This might be a silly question, but what is the official name of that bright ball in the sky? You know, that thing we call the Moon? You might be surprised to know that the official name of the Moon is… the Moon. And this becomes all the more confusing when there are other moons orbiting other planets, and even asteroids.
But interestingly enough, the Moon has been given its fair share of special monikers, many of which are still used today. For example, a Full Moon occurs twelve times a year, and each one has a distinct name based on the season and the special significance this Moon has. Here is a list of all twelve Full Moon names and why they were bestowed upon Earth’s only satellite.
To be sure, there’s a different between THE Moon, and a moon. Here’s how you can tell the difference. When you’re referring to a smaller object orbiting a planet, that’s a moon – with a lowercase “m” at the front. When you’re talking about the moon going around the Earth, you refer to it as the Moon – with an uppercase “M”.
For those who are not familiar, a “full moon” takes place when the Moon is on opposite sides of the Earth from the Sun, and we see it fully illuminated. A “new moon” occurs in the opposite situation, when the Moon is on the same side of the Earth as the Sun, and we see it completely in shadow.
A “blue moon”, meanwhile, occurs when there are two full moons in the same month. This happens rarely because the Moon takes about 29 days to complete the full cycle from full moon to new moon and then back to full moon. Blue moons occur about once every 2.72 years on average, hence the term “once in a blue moon”, which is used to refer to things that only happen occasionally.
But as for the names for the twelve full Moons, those are particular to the time of the year in which they occur, at least in the Northern Hemisphere. The names were traditionally used by the Native Americans, who assigned the names based on its appearance in the night sky, the cycles of the year (i.e. weather patterns), or seasonal activities (i.e. hunting, harvesting, fishing or planting).
Many of these names were gradually adopted by settlers in Canada and the United States and became part of the national culture and folklore. However, others were indigenous to Europe, and were incorporated along with Native names. By 1955, these names began to be listed in The Farmer’s Almanac, which continues to this day.
They are, in order of appearance during the year:
- Wolf’s Moon – January (aka. “Old Moon”)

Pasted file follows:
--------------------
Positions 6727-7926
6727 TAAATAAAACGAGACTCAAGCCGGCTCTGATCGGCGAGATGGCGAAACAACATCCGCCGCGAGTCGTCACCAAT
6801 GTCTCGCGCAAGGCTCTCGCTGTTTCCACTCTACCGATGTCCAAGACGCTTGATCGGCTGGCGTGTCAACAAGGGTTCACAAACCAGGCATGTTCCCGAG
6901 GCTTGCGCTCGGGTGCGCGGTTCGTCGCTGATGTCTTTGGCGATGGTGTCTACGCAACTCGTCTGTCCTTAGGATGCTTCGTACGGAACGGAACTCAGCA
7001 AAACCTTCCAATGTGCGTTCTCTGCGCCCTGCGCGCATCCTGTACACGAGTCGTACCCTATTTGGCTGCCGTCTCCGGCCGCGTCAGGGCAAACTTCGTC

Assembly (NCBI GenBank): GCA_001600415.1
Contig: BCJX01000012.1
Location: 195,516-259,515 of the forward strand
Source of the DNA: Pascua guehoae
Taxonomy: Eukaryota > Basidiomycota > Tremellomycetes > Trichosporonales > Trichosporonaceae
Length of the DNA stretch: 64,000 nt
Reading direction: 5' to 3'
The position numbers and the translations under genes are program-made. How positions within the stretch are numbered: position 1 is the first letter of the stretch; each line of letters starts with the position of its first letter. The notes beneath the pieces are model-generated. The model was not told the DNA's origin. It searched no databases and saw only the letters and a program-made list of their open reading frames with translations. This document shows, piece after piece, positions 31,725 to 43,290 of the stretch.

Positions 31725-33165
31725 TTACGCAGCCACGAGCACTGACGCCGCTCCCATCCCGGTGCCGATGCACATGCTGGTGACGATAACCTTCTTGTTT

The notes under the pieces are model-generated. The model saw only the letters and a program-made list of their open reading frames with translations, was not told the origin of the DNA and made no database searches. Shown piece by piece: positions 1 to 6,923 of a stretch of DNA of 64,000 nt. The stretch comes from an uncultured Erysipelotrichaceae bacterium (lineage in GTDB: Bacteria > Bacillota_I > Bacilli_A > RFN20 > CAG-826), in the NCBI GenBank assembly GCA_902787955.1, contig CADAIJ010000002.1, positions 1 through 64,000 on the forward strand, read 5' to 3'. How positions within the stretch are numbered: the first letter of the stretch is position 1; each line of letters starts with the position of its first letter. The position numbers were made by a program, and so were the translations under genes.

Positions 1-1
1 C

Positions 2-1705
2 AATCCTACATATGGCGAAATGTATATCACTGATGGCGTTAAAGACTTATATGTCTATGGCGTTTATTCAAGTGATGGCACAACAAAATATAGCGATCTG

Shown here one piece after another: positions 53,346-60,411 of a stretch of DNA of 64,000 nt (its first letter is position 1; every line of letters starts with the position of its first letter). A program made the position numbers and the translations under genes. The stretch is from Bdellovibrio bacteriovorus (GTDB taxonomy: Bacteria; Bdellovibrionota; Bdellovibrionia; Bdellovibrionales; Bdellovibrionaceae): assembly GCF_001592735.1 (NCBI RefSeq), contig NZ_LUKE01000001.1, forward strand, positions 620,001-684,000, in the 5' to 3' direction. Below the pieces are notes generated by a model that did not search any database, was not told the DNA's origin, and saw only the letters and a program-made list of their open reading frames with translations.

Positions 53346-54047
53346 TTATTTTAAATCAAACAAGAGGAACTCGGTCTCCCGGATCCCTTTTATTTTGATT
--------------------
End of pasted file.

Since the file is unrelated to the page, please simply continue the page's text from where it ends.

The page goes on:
- Snow Moon – February (aka. “Hunger Moon”)
- Worm Moon – March (aka. “Crow Moon”, “Sap Moon”, “Lenten Moon”)
- Pink Moon – April (aka. “Seed Moon”, “Sprouting Grass Moon”, “Egg Moon”, “Fish Moon”)
- Flower Moon – May (aka. “Seed Moon”, “Corn Planting Moon”)
- Strawberry Moon – June (aka. “Mead Moon”, “Rose Moon”, “Thunder Moon”)
- Buck Moon – July (aka. “Hay Moon”, “Thunder Moon”)
- Sturgeon Moon – August (aka. “Corn Moon”, “Red Moon”, “Green Corn Moon”, “Grain Moon”)
- Harvest Moon – September (aka. “Full Corn Moon”)
- Hunter’s Moon – October (aka. “Blood Moon”/”Sanguine Moon”)
- Beaver Moon – November (aka. “Frosty Moon”)
- Cold Moon – December (aka. “Oak Moon”, “Long Nights Moon”)
As you can see from the names listed, there was no shortage to the nicknames that have been historically assigned to annual full Moons. But they all have one thing in common: they are based on the kinds of patterns and behaviors that were expected during that time of year. During the lean months of the winter (aka. February), snow and hunger were the typical associations for First Nation people and early settlers.
By March, when the thaw began to set in, one could expect worms to begin popping out of the soil. And for Christian settlers in North America and Europe, the month of March is when Lent occurs, hence the addition of that name to the mix. And of course, with temperature beginning to drop and the nights getting longer in December, “cold” and “long nights” seemed like an appropriate name.
By far, the most popular and enduring of these names are the Harvest Moon and the Hunter’s Moon. Traditionally, these names refer to the full moons occurring during late summer and autumn. The Harvest Moon is the full moon closest to the autumnal equinox (22nd or 23rd of September), and accords with the fall harvest.
In addition to having roots in Native American and European folklore, the Harvest moon is celebrated in many different parts of the world, with festivals taking place in China, Taiwan, Vietnam, Korea and Japan. The Hunter’s Moon, meanwhile, is the one immediately following it.
Typically, this moon appears in October, except once every four years when it doesn’t appear until November. The name dates back to the First Nations of North America and is so-called because it was during the month of October, when the deer had fattened themselves up over the course of the summer, that hunters tracked and killed prey by autumn moonlight, stockpiling food for the coming winter.
So while our Moon may seem a but uninspired when it comes to its name, remember that it comes with its fair share of monikers and unofficial names as well. And this is just one of many indications of how central the Moon has been to the traditions and folklore of countless cultures. Today, the Moon remains a symbol of aspiration and hope. When people look up at it, they cannot help but feel moved and inspired.
When the words “shoot for the Moon” are uttered, everyone knows that they mean to go above and beyond. And on July 20th, 1969, when human beings first setting foot on the Moon as part of the Apollo 11 mission, humanity came together to rejoice. Someday, human beings may live there, at which point “Lunas” or “Loonies” will become a real thing. Hopefully, they’ll be less crazy than the name implies!
Astronomy cast has an interesting podcast about the formation of the Moon, titled: Episode 17: Where Did the Moon Come From?